Saturday, September 5, 2015

How Our Ulster Ancestors Named Their Land In America Could Provide Invaluable Clues!

In this interesting online article, two names of interest to our family history pop up - one a person and one a place:

Ulster Names on the Land
When land was patented in Maryland with a deed to the original owner, he gave his property a name. Many names are prosaic. Robert King, Gentleman, one of these Ulster Scots, called his 300 acres "Kingsland." Others preferred a memory of home. Wallaces had "Castle Finn," "Kirkminster" and "Camp." Caldwells called their tracts "Ballybuggin," "Desert" and "Clonlett." The Polks used "Ballendret," "Raphoe," "Moanen" and "Denegall" as well as "Polk’s Folly." Ninian Dunlap chose "Monyn." The Owens family used "Ballyshannon" and the Alexanders "Rapho." These emigrant families settled in Manokin Hundred of Somerset County together with McKnitt and Strawbridge families and others. Many of the names they gave their new homes are from townlands near Lifford. Magdalen Polk, wife of Robert Polk, for instance, inherited the townland of Moneen in the parish of Clonleigh (Lifford), Co. Donegal and left it in her will to one of their sons. The Polks were ancestors of U.S. President James K. Polk.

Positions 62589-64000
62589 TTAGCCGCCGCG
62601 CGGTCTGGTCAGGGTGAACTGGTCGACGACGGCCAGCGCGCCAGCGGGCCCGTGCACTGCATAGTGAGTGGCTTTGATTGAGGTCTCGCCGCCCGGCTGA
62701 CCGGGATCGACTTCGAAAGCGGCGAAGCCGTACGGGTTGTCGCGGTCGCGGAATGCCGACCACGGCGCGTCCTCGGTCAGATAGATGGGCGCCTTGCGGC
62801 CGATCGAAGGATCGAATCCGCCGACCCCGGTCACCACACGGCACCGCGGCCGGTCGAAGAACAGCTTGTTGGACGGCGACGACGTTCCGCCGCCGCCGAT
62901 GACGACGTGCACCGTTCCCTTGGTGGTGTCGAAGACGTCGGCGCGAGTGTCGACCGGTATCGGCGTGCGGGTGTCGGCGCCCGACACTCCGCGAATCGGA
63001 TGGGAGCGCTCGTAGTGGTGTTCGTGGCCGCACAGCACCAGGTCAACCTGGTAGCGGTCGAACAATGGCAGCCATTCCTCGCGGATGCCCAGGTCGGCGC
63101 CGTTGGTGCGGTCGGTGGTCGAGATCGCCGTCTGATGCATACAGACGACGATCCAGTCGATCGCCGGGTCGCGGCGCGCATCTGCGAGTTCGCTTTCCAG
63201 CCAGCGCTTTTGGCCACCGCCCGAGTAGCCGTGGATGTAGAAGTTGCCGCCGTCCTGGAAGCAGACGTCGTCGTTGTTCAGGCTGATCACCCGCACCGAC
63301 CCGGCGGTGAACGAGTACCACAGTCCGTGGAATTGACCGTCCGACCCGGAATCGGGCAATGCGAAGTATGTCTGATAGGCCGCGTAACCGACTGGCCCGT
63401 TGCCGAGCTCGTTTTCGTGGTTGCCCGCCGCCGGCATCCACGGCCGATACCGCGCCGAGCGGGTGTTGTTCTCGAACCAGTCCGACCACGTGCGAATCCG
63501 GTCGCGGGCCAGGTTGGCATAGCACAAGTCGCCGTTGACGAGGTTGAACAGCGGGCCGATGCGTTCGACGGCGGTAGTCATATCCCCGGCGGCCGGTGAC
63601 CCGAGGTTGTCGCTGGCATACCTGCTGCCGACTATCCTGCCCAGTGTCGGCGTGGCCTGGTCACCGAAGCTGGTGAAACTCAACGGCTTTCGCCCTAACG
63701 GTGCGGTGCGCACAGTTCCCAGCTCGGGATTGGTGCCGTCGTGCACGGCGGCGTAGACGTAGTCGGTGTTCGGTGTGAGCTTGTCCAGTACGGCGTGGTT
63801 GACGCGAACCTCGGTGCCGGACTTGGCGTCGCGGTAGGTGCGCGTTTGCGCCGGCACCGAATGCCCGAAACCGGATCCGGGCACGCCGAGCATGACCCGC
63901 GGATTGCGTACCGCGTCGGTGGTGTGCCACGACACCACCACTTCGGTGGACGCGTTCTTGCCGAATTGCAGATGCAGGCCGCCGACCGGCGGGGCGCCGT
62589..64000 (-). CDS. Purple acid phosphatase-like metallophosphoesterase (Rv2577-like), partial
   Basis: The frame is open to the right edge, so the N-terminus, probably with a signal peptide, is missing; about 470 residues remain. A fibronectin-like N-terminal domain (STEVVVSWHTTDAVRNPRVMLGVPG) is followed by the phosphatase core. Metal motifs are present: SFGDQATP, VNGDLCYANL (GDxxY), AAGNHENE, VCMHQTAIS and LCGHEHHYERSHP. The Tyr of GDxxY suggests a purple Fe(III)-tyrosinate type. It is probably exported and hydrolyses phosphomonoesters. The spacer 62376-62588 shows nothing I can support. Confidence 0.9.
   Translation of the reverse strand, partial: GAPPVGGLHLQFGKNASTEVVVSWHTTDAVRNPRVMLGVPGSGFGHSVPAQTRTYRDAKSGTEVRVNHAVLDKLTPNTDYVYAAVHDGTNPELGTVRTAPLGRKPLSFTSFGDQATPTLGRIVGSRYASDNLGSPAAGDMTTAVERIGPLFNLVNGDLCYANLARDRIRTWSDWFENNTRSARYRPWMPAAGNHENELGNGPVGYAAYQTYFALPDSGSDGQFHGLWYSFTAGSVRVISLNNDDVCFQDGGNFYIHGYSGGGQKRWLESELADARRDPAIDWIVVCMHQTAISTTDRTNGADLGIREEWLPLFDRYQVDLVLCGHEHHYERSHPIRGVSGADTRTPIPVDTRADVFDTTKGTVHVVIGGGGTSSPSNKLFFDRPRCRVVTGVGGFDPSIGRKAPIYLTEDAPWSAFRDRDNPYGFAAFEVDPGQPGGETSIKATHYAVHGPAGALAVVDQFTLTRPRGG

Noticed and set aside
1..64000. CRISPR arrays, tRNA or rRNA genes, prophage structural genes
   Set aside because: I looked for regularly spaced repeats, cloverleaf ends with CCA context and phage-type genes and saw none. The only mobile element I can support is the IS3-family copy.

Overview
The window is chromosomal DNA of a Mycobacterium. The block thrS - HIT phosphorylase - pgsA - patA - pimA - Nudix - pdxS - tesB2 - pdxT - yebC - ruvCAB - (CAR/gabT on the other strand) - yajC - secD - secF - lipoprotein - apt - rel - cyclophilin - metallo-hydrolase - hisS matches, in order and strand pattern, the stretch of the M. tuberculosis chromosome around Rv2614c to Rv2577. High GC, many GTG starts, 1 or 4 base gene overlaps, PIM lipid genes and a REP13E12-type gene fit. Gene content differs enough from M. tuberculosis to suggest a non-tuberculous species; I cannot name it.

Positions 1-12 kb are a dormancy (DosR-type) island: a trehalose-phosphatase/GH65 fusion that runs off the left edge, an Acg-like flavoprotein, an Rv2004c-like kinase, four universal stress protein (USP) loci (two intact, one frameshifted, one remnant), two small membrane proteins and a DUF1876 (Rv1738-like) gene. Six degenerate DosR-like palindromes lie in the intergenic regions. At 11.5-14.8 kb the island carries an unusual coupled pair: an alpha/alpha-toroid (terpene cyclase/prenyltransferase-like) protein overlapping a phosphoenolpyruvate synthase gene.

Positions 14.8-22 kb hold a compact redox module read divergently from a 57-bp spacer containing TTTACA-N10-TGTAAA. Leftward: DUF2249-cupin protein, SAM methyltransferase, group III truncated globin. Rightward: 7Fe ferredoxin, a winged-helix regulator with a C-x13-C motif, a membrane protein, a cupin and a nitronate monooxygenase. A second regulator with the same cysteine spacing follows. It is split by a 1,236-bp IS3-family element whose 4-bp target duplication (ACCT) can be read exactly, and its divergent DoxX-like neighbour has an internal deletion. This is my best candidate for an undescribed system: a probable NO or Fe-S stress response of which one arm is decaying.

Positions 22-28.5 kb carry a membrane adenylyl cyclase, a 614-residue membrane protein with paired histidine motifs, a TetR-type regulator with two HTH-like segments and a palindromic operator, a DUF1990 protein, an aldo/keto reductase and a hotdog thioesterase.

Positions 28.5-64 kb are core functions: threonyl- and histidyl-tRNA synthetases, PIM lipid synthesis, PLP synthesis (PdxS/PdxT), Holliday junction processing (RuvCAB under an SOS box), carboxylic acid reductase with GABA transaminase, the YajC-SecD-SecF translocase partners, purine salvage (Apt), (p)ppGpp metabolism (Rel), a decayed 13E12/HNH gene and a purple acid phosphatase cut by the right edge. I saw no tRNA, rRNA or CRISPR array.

Ninian Dunlap is William Miller's grandfather's father-in-law (so if you're from my generation, Ninian is your 5th great-grandfather!

The place name of Lifford is the area in Northern Ireland where our Miller's hailed from.

This entire article is very interesting and very pertinent to our ancestry, and I encourage you to read it (see link above).

No comments:

Post a Comment

Note: Only a member of this blog may post a comment.